Annuities appear nowhere in the deal to avoid the fiscal cliff, but the legislation does have at least three indirect implications for annuity advisors and clients.
The implications include:
The measure makes federal estate taxes permanent.
The certainty this injects into the estate tax area could help lay the groundwork for teachable moments related to certainty — in the broad financial environment and in discussions of annuities. More on this later.
The measure increases taxes for individuals earning more than $400,000 a year ($450,000 for marrieds filing jointly).
For instance, it sets the top income tax rate for these households at a permanent level of 39.6 percent, up from 35 percent in 2012. For the relatively few advisors who have clients in this very high income category, this may make the tax deferral feature of annuities more attractive, at least during the client’s accumulation years.
However, the measure also sets taxes on capital gains and dividends at 20 percent for these wealthy households. Estate planning expert John Olsen of Olsen Financial Services cautions that this “could make annuities look relatively less attractive because income from an annuity is treated as investment income.” Advisors will need to sort out the pros and cons here along with the other tax law changes.
The measure officially repeals the CLASS (federal long-term care program) that had been included in the Affordable Care Act but also calls for establishment of a 15-member Commission on Long-Term Care.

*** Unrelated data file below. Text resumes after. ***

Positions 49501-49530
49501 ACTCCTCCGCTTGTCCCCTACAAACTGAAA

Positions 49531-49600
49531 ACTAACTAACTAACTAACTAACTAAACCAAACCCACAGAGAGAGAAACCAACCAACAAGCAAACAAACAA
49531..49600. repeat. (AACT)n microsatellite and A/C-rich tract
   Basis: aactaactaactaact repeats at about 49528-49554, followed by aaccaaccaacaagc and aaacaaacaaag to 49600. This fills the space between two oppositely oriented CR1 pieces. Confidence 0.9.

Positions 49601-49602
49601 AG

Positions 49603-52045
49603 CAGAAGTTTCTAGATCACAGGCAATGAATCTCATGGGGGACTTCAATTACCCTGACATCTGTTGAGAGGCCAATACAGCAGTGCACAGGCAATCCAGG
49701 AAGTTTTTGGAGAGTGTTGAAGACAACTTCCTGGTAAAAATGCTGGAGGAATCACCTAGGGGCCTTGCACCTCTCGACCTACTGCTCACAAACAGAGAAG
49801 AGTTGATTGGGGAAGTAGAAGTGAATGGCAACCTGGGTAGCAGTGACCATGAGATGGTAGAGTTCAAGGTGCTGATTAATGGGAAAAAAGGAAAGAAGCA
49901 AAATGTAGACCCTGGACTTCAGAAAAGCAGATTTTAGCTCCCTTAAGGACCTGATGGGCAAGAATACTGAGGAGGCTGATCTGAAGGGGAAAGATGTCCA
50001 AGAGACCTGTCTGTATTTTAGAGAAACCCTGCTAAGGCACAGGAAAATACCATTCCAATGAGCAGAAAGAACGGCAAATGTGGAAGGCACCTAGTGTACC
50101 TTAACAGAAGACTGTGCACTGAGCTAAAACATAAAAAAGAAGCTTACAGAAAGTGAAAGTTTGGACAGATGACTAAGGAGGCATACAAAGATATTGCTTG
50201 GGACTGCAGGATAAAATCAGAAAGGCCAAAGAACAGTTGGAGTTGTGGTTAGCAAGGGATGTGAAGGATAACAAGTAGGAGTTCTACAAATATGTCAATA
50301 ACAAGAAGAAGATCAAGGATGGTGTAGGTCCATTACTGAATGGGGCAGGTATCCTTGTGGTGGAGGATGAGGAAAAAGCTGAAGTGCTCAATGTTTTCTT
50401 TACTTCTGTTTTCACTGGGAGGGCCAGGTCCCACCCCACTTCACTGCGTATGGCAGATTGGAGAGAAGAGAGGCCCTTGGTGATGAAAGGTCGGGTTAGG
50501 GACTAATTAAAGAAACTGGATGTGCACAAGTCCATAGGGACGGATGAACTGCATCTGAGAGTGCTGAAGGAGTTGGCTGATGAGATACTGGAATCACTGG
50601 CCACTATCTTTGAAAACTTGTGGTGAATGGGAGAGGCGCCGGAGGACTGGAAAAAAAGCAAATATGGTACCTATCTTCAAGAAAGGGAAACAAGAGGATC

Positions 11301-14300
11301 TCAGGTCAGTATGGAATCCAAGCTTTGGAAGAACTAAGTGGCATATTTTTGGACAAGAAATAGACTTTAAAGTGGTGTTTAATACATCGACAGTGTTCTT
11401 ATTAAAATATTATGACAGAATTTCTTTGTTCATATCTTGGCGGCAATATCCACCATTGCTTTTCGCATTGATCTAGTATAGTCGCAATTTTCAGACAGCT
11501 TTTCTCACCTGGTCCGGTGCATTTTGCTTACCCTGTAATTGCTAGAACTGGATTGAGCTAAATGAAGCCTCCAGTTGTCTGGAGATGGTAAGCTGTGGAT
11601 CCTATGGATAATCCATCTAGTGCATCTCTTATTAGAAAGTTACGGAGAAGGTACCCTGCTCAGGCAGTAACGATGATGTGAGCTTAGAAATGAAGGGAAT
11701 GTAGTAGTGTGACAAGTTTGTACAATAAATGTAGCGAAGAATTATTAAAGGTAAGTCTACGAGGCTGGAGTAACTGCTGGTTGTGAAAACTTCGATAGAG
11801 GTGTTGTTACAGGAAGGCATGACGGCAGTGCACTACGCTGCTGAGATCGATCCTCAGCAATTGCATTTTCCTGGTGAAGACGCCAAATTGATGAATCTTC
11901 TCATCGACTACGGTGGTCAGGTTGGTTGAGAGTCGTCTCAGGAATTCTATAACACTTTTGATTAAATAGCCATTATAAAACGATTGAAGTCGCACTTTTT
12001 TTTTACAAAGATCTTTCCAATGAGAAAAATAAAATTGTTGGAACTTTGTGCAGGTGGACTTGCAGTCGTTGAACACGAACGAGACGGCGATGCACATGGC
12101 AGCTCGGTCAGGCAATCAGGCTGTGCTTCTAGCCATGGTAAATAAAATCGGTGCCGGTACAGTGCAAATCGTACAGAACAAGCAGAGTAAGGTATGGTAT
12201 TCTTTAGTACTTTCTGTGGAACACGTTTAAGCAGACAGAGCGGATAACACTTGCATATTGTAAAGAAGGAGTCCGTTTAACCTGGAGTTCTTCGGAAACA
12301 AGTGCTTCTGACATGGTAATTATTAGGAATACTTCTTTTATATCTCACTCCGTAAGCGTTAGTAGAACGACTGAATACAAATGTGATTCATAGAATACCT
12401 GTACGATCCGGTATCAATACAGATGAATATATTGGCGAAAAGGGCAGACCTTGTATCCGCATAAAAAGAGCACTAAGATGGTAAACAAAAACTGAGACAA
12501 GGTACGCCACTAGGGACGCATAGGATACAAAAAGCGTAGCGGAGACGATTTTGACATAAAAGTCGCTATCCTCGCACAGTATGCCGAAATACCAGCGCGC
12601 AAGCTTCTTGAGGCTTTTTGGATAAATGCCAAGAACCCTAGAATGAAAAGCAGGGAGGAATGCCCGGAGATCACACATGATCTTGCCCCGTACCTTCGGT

The new commission will be charged with developing “a comprehensive, coordinated, and high-quality system that ensures the availability of long-term services and supports for individuals in need of such services and supports.”
That could be an opportunity for annuity experts to correspond with the commission on combo products — the annuity and life insurance products that include long-term care benefits. Making such an effort may be worthwhile, especially since the new law states that the commission members shall include, among others, those who represent the interests of “consumers of long-term services and supports and related insurance products, as well as their representatives.”
The certainty aspect
The American Taxpayer Relief Act of 2012 has made federal estate taxes permanent for individuals with estates valued at over $5 million ($10 million for couples).
Permanent means the law is fixed, unless and until Congress enacts new estate tax law. Congress is unlikely to make any changes soon, given everything else that legislators have on their plates and given that there has been a huge outcry from the estate planning ranks about the temporary nature of the preceding legislation.
As readers will recall, the last 12 years saw annual changes in federal estate tax exemptions and rates, accented by a sunset in the law after year 10, a two-year extension after that, another sunset and incessant talk about whether federal estate taxes would even exist in the near future.
The new law brings an end to the yearly flux, sun-setting and so on. A lot of insurance people are relieved about this, even though many would have preferred the permanent exemption amount be set lower, say at $350,000.
They are relieved because the new permanence means advisors and clients can now develop estate plans with assurance that estate taxes are still in the picture for estates over $5 million.
That is widely viewed as a positive on the life insurance side of the house, because life insurance intersects directly with estate tax planning.
But annuity advisors can benefit too, though in a more indirect fashion. Specifically, they can use the permanent status of the law as a springboard to discuss the importance of certainty with clients, and how annuities are an ideal vehicle for building financial security.